One struggles to discern how much of this is sincere and how much is just a useful fiction. But my guess is that for the Republican elite it’s an act, and for their base it’s genuinely felt.

The rhetorical legal scam of “originalism” taught Republicans an important lesson: The more radical you want to be, the more useful it is to pretend your agenda is the truest manifestation of the divine will of the Framers. Grab a quote from the Federalist Papers or a letter James Madison wrote to his tailor, then brandish it as proof that the only course faithful to the Constitution is to destroy collective bargaining, flood the streets with military-style weapons, allow billionaires to buy elections, or whatever else it is that conservatives want to do.

If your agenda is the only living expression of the country’s sainted Founders and sacred texts, then any political victory by your opponents must by definition be a blow against the country and democracy itself.

While Republican leaders know it’s a con, the rank and file bought into it. And today they’ve convinced themselves that “democracy” means having elections overseen not by nonpartisan, independent civil servants but by the most partisan, conspiracy-addled right-wing extremists. Only that will ensure that Republicans always win, and only a system where Republicans always win is truly democratic.

If Republicans get their way, the liberals who fear democracy’s end will turn out to be right.

Unquote.

Another view is that we’ll keep democracy of a sort but it will be unstable. This appraisal is apparently from an article in Foreign Affairs that I couldn’t get to. It’s called “America’s Coming Age of Instability: Why Constitutional Crises and Political Violence Might Soon Become the Norm”:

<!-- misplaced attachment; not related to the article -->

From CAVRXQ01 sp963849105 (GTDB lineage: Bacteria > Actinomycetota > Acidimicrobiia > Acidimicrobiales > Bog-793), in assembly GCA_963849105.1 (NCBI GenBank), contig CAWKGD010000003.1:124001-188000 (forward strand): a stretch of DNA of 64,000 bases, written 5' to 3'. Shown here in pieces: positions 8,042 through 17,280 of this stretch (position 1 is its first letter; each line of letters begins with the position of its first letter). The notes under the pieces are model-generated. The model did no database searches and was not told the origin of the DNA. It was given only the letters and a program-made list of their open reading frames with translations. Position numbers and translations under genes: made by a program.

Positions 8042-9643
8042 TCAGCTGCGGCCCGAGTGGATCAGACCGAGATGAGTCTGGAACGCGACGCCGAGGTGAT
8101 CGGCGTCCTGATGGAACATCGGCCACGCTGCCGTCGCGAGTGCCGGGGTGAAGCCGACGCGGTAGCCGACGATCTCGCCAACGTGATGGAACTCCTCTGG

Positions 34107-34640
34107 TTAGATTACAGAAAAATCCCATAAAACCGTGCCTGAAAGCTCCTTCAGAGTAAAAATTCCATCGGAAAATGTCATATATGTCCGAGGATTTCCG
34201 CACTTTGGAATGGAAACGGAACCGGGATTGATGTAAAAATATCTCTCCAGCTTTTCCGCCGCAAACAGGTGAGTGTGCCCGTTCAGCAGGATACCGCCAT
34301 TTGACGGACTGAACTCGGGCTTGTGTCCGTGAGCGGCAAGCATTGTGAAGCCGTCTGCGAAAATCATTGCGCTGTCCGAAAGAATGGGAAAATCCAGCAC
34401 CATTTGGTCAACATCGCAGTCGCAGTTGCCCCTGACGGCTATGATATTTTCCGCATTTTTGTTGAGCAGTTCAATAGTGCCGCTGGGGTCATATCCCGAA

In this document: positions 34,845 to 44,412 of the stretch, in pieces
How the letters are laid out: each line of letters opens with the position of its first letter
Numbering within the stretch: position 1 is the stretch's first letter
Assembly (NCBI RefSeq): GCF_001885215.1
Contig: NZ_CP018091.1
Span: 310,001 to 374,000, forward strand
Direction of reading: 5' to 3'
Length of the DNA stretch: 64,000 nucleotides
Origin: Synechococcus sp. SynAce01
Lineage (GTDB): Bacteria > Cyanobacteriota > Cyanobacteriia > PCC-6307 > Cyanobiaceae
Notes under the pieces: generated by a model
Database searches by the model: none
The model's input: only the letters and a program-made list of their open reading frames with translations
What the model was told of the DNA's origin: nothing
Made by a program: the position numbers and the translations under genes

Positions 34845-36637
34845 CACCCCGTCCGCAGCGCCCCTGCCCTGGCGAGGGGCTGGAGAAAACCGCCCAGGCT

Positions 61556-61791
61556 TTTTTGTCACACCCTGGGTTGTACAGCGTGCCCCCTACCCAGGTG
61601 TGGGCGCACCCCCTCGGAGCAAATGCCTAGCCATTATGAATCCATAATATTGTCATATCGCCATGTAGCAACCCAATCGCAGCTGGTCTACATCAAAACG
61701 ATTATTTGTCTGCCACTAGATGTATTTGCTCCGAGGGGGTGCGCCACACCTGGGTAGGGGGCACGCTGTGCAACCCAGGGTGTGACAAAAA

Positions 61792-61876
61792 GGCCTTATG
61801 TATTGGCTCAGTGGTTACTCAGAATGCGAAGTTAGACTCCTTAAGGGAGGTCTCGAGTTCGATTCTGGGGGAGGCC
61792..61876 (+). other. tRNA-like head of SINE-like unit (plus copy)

Rather than autocracy, the United States appears headed toward endemic regime instability. Such a scenario would be marked by frequent constitutional crises, including contested or stolen elections and severe conflict between presidents and Congress (such as impeachments and executive efforts to bypass Congress), the judiciary (such as efforts to purge or pack the courts), and state governments (such as intense battles over voting rights and the administration of elections). The United States would likely shift back and forth between dysfunctional democracy and periods of competitive authoritarian rule during which incumbents abuse state power, tolerate or encourage violent extremism, and tilt the electoral playing field against their rivals.

Peter Turchin, who trained as a biologist but has since been investigating cycles in human history, has argued that political instability is a recurring phenomenon, in books like Ages of Discord: A Structural-demographic Analysis of American History. From his website:

Historical analysis shows that long spells of equitable prosperity and internal peace are succeeded by protracted periods of inequity, increasing misery, and political instability. These crisis periods—“Ages of Discord”—tend to share characteristic features, identifiable in many societies throughout history. Modern Americans, for example, may be disconcerted to learn that the US right now has much in common with the Antebellum 1850s and, even more surprisingly, with ancien régime France on the eve of the French Revolution. Can it really be true that our troubled age is nothing new, and that it arises periodically for similar underlying reasons? It can. Ages of Discord marshals a cohesive theory and detailed historical data to show that this is, indeed, the case. The book takes the reader on a roller-coaster ride through American history, from the Era of Good Feelings of the 1820s to our first Age of Discord, which culminated in the American Civil War, to post-WW2 prosperity and, finally, to our present, second Age of Discord.

Perhaps we today were destined to live in “interesting times”.